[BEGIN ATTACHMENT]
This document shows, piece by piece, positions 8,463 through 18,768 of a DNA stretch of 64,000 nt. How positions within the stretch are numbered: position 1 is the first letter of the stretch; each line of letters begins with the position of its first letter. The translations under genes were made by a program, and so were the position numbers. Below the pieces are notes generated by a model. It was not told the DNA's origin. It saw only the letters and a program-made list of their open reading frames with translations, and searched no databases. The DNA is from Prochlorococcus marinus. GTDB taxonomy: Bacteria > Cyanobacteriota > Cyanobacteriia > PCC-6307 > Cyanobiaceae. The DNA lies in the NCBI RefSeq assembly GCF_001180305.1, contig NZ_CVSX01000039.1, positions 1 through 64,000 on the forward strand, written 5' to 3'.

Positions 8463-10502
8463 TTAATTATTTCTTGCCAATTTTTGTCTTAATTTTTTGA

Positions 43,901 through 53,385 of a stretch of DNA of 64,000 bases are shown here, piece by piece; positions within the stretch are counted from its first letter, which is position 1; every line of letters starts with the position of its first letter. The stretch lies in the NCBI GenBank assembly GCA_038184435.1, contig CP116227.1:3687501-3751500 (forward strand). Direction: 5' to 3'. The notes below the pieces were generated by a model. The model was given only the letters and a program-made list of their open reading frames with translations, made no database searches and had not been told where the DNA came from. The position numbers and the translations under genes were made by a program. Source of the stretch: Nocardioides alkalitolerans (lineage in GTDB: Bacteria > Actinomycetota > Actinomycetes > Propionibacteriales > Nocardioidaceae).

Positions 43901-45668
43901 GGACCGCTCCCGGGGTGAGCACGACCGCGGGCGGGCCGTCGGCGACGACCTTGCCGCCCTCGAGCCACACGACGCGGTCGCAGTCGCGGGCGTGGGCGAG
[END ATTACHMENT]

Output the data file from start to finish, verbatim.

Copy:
This document shows, piece by piece, positions 8,463 through 18,768 of a DNA stretch of 64,000 nt. How positions within the stretch are numbered: position 1 is the first letter of the stretch; each line of letters begins with the position of its first letter. The translations under genes were made by a program, and so were the position numbers. Below the pieces are notes generated by a model. It was not told the DNA's origin. It saw only the letters and a program-made list of their open reading frames with translations, and searched no databases. The DNA is from Prochlorococcus marinus. GTDB taxonomy: Bacteria > Cyanobacteriota > Cyanobacteriia > PCC-6307 > Cyanobiaceae. The DNA lies in the NCBI RefSeq assembly GCF_001180305.1, contig NZ_CVSX01000039.1, positions 1 through 64,000 on the forward strand, written 5' to 3'.

Positions 8463-10502
8463 TTAATTATTTCTTGCCAATTTTTGTCTTAATTTTTTGA

Positions 43,901 through 53,385 of a stretch of DNA of 64,000 bases are shown here, piece by piece; positions within the stretch are counted from its first letter, which is position 1; every line of letters starts with the position of its first letter. The stretch lies in the NCBI GenBank assembly GCA_038184435.1, contig CP116227.1:3687501-3751500 (forward strand). Direction: 5' to 3'. The notes below the pieces were generated by a model. The model was given only the letters and a program-made list of their open reading frames with translations, made no database searches and had not been told where the DNA came from. The position numbers and the translations under genes were made by a program. Source of the stretch: Nocardioides alkalitolerans (lineage in GTDB: Bacteria > Actinomycetota > Actinomycetes > Propionibacteriales > Nocardioidaceae).

Positions 43901-45668
43901 GGACCGCTCCCGGGGTGAGCACGACCGCGGGCGGGCCGTCGGCGACGACCTTGCCGCCCTCGAGCCACACGACGCGGTCGCAGTCGCGGGCGTGGGCGAG